It’s a stronger pass blocking unit than it is a run blocking unit. The Bucs need the most help at guard, a weakness since Logan Mankins retired after the 2015 season. They rotated Kevin Pamphile and Evan Smith at left guard throughout the season, which tells you neither seized the job. After missing all of 2016 because of back surgery, right guard J.R. Sweezy drew positive reviews during training camp but was an inconsistent run blocker during the season.

5. Bulk up Dirk Koetter.

You want a badass football team? Time to start acting like a badass football coach. No more apologies for savage tweets. No more compliments for coaches who slap you around.

If Saints coach Sean Payton wants to get weird after a game, get weirder. When Payton goes for a handshake, shift into Mortal Kombat mode. Reach under his arms, lift him off his feet and slam him to the ground, Johnny Cage-style. If his head falls off, his head falls off. Walk over, swipe his visor and wear it like a crown.

6. Acquire a running back.

For the second straight season, Tampa Bay finished among the bottom six teams in yards per carry. Part of that is on the offensive line, which struggled to consistently push defenses off the ball. The running backs weren’t an elusive bunch, either.

What’s ahead for Doug Martin, Charles Sims and Peyton Barber? Martin has played his last snaps in a Bucs uniform, so soon he’ll be far enough away that you won’t have to worry about him overhearing you say “Muscle Hamster.” Sims, the third-down and lateral-fumble specialist, is an unrestricted free agent. Barber, 23, emerged as the team’s best back and is an exclusive-rights free agent, which is the most oxymoronic designation in sports labor relations. He can’t negotiate with other teams, so he’ll return in 2018.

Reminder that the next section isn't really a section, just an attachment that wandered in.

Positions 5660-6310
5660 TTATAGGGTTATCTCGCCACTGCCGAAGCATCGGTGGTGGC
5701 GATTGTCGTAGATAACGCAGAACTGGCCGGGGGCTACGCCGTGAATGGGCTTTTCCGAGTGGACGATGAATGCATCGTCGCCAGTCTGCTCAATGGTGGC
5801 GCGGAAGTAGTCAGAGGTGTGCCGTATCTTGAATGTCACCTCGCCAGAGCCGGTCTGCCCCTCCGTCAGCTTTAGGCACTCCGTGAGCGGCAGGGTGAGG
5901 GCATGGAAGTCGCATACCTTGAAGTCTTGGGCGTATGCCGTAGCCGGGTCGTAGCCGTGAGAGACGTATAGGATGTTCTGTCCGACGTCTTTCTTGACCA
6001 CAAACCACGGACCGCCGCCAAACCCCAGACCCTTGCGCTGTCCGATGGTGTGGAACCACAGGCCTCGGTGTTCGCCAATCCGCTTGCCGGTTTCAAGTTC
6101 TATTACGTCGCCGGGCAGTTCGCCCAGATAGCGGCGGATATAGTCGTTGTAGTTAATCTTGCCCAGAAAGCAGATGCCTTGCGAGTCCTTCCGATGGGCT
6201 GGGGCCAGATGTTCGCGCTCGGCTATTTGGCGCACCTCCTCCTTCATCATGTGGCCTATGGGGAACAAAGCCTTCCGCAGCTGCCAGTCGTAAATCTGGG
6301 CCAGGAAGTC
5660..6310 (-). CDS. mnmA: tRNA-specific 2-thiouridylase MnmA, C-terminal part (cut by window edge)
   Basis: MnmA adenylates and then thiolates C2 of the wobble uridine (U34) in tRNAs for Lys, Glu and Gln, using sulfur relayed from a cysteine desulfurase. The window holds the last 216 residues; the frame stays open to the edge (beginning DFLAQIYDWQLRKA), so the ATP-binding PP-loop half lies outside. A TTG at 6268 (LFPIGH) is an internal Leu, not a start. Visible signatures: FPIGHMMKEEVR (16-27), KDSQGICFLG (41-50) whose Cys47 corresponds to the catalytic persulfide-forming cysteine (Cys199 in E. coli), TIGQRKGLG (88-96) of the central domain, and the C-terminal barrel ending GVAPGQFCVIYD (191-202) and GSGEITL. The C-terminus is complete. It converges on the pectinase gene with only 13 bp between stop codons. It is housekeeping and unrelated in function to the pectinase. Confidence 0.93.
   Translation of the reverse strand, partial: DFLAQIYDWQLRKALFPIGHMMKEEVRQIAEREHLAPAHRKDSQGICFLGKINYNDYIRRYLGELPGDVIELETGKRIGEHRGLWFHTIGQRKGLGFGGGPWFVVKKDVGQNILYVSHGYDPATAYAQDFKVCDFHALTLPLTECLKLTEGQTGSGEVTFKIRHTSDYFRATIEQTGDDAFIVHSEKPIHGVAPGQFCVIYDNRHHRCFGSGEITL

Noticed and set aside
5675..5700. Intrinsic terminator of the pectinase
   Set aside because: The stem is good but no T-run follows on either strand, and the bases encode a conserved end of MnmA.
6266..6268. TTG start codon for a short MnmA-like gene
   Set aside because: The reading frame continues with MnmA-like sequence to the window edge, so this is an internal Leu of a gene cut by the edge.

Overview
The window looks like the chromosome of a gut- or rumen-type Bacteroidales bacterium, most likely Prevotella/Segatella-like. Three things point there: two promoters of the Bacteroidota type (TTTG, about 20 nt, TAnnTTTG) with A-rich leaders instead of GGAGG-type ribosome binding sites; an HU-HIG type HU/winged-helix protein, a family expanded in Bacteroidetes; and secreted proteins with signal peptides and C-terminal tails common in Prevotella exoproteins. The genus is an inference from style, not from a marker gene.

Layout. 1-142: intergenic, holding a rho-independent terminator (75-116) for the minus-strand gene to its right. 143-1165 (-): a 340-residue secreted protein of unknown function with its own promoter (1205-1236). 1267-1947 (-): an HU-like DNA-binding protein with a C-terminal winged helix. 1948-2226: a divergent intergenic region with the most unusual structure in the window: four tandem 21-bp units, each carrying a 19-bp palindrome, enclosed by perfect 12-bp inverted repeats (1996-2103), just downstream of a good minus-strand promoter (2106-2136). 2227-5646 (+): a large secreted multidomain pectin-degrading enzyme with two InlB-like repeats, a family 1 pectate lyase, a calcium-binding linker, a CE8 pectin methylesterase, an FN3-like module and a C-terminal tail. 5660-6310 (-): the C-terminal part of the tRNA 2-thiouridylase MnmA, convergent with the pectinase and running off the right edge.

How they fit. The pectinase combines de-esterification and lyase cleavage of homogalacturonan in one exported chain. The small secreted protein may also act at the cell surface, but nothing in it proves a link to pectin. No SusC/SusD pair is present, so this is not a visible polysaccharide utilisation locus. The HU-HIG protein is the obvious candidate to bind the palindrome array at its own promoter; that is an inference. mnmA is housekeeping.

Tampa Bay could use a back who can force more missed tackles and also doesn’t have to come off the field on passing downs. Should it sign a free agent or wait until the draft and take one early?

The more cost-effective route might be free agency. In some cases, teams end up paying first-round backs more guaranteed money. Take Leonard Fournette, for instance. The Jaguars guaranteed their 2017 fourth-overall pick more than $27 million. Devonta Freeman received $22 million in guarantees from the Falcons when he agreed to an extension last offseason.

7. Fix the uniforms.

Time hasn’t made them any easier on the eyes.

What was the inspiration for this color scheme anyway? The food that collects in your sink before you push it down the garbage disposal?

Red, pewter, black, orange, chrome — it’s an obnoxious mish-mash.

As for the design of the uniforms, they look as if Nike tried to satisfy everyone who has ever had an opinion. You’ve had those office meetings where no one wants to dismiss the obviously bad idea. Striving for consensus — that’s how you get uniforms as ugly as these.

Because of NFL rules, the Bucs have to wear the same costumes one more season. But let’s get the ball rolling on prototypes so that we don’t have to see these things in 2019.

How would you rank Tampa Bay’s needs? Let us know in the comment section below.

Statistics in this report are from Pro Football Focus. Contact Thomas Bassinger at [email protected]. Follow @tometrics.

Other installments of the Sound-Smarter-Than-Your-Friends Guide to the Buccaneers’ Offseason:

Salary Cap Outlook

Free Agency

NFL Draft